CySEC’s Karatzias: €6m fines in the past three years – 12% rise in regulated entities

The Cyprus Securities and Exchange Commission (CySEC) has imposed administrative fines totalling €6m on Cyprus-based firms over the past three years for failure to comply with its stringent supervisory framework, as it continues to step up its regulatory reach and authority to ensure Cyprus is a credible and reliable investment destination, and that its investors are fully protected.

And even with these strict regulations and a difficult financial environment brought on by external factors, the number of CySEC-regulated entities has increased 12% over the past four years alone.

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CySEC’s Vice Chairman, George Karatzias, told a media briefing: “Despite the difficult financial environment, mainly due to external factors, over the past four years, the number of regulated entities recorded a 12% increase, which indicates that Cyprus continues to have substantive advantages as an investment destination”.

Over the past three years, CySEC has imposed administrative fines totalling €6m, of which €5.3m was against CIFs for violation of the Investment Services and Activities and Regulated Markets Laws of 2017. One CIF alone was fined €1m.

“I would like to stress that the fines are not a means to an end. Our goal is to ensure the full compliance of the regulated entities with their obligations under the institutional framework,” Karatzias said.

And so, he added, there are instances where the individuals responsible for the CIF’s failure to comply are found liable, with a number of such cases currently under review.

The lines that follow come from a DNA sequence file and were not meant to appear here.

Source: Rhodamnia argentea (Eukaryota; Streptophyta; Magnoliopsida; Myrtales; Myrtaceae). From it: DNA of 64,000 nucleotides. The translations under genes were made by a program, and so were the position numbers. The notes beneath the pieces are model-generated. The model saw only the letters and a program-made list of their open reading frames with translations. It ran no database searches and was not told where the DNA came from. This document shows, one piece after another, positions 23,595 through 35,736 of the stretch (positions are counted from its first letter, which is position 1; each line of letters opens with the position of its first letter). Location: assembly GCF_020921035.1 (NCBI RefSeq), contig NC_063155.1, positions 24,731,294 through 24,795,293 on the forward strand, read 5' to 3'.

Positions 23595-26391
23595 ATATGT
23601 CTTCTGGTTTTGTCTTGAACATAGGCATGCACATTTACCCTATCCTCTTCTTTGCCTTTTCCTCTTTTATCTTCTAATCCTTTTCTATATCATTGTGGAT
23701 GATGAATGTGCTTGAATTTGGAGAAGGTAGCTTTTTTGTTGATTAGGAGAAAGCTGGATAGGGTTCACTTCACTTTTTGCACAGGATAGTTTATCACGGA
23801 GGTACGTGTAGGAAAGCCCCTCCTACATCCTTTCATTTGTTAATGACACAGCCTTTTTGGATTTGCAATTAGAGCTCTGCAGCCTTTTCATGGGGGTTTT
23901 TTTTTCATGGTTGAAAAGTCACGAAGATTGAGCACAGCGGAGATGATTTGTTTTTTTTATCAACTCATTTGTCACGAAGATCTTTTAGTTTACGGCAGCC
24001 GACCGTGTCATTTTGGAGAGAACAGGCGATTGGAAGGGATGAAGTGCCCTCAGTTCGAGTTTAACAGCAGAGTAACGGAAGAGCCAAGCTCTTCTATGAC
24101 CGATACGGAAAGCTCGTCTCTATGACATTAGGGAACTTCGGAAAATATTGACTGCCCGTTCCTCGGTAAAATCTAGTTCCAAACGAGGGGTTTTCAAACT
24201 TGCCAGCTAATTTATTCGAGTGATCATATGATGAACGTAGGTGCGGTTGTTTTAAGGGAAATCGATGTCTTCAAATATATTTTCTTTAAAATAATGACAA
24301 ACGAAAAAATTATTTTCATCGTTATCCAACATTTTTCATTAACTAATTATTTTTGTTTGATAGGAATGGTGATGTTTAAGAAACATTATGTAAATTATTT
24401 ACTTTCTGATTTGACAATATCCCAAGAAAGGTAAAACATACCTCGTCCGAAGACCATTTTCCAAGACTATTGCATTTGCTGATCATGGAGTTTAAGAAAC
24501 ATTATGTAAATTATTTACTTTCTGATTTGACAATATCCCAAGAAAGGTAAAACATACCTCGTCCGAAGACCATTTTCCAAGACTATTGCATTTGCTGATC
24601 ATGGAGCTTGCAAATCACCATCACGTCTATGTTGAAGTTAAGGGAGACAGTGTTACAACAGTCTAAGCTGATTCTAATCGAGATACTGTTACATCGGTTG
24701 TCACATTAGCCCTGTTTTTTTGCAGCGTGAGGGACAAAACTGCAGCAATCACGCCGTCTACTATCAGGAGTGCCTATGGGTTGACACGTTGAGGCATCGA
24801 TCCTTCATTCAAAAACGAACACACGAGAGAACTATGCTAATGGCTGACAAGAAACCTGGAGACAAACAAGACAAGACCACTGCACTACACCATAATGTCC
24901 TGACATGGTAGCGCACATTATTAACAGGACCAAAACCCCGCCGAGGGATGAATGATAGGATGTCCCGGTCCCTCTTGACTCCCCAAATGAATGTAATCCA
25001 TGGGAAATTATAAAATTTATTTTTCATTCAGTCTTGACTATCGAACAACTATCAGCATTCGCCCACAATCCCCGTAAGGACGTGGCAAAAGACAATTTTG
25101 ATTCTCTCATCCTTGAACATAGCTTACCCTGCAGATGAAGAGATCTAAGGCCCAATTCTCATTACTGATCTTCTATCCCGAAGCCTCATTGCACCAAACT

Moreover, CySEC has rejected applications to license a CIF, revoked licences until measures are taken by the CIF to comply, or even revoked a CIF’s licence. It also recommends corrective measures to CIFs to improve their internal procedures, regulations and practices, to ensure their full compliance with their legal obligations.

According to Karatzias, the number of CySEC-regulated entities has increased from 746 in 2019 to 837 at present, with another 90 new applications currently under review.

“The investment services sector, despite the constant challenges in the financial environment, continues to grow at a steady rate, contributing positively to the broader financial services sector and the Cyprus economy,” said Karatzias. “CySEC continues to enrich the sector with new legal regulations, to ensure investor protection as well as the uninterrupted operation and growth of the market through the provision of new investment products. As such, Cyprus’ regulatory and supervisory framework is fully aligned with the rest of the European Union.”

Of the 847 entities currently under regulation, 252 are Cyprus Investment Firms (CIFs) which provide investment services ranging from managing portfolios and providing investment advisory services to taking, conveying and executing orders of various financial products, such as shares, securities and derivatives.

“Another significant part of CySEC’s supervisory authority is the collective investment and asset management sector through the modernisation of the institutional framework, as these investments are an alternative source of financing for the Cyprus economy,” Karatzias explained.

There are currently 322 Registered Alternative Investment Funds (RAIFs) under CySEC’s supervision, managing capital in excess of €10.7b.